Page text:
No dosage adjustments except those related to renal impairment.1 (See Renal Impairment under Dosage and Administration.)

Cautions for Cedax

Contraindications

  • Known hypersensitivity to ceftibuten or other cephalosporins.1

Warnings/Precautions

Warnings

Superinfection/Clostridium difficile-associated Diarrhea and Colitis

Possible emergence and overgrowth of nonsusceptible organisms (e.g., Enterobacter, Pseudomonas, enterococci, Candida) with prolonged use.a Careful observation of the patient is essential.1 Institute appropriate therapy if superinfection occurs.1 a

Treatment with anti-infectives alters normal colon flora and may permit overgrowth of Clostridium difficile.1 42 C. difficile infection (CDI) and C. difficile-associated diarrhea and colitis (CDAD; also known as antibiotic-associated diarrhea and colitis or pseudomembranous colitis) reported with nearly all anti-infectives, including ceftibuten, and may range in severity from mild diarrhea to fatal colitis.1 42 C. difficile produces toxins A and B which contribute to development of CDAD.42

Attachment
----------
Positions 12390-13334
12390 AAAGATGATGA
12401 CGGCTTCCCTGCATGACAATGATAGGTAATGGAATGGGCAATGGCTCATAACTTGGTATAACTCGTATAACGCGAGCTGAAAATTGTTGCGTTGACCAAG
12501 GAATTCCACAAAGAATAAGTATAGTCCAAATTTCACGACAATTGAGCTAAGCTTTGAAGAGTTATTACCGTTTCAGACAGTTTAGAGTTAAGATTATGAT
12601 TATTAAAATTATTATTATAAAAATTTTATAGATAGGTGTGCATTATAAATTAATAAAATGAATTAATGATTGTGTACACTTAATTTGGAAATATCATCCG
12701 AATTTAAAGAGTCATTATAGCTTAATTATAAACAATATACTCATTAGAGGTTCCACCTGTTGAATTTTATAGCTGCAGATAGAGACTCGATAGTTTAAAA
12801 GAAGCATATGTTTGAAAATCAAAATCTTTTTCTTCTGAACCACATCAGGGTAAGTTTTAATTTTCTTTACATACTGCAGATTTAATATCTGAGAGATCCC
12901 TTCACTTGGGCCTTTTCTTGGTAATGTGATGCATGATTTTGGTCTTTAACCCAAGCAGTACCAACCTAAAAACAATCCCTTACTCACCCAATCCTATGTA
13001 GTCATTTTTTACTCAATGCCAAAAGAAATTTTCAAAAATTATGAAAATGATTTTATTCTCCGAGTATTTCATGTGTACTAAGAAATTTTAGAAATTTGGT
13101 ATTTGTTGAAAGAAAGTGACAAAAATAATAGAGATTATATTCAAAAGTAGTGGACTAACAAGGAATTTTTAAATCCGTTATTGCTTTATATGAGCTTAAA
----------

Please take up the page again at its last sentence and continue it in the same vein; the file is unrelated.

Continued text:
Consider CDAD if diarrhea develops during or after therapy and manage accordingly.1 42 Obtain careful medical history since CDAD has been reported to occur as late as 2 months or longer after anti-infective therapy is discontinued.42

If CDAD is suspected or confirmed, discontinue anti-infectives not directed against C. difficile whenever possible.42 Initiate appropriate supportive therapy (e.g., fluid and electrolyte management, protein supplementation), anti-infective therapy directed against C. difficile (e.g., metronidazole, vancomycin), and surgical evaluation as clinically indicated.1 42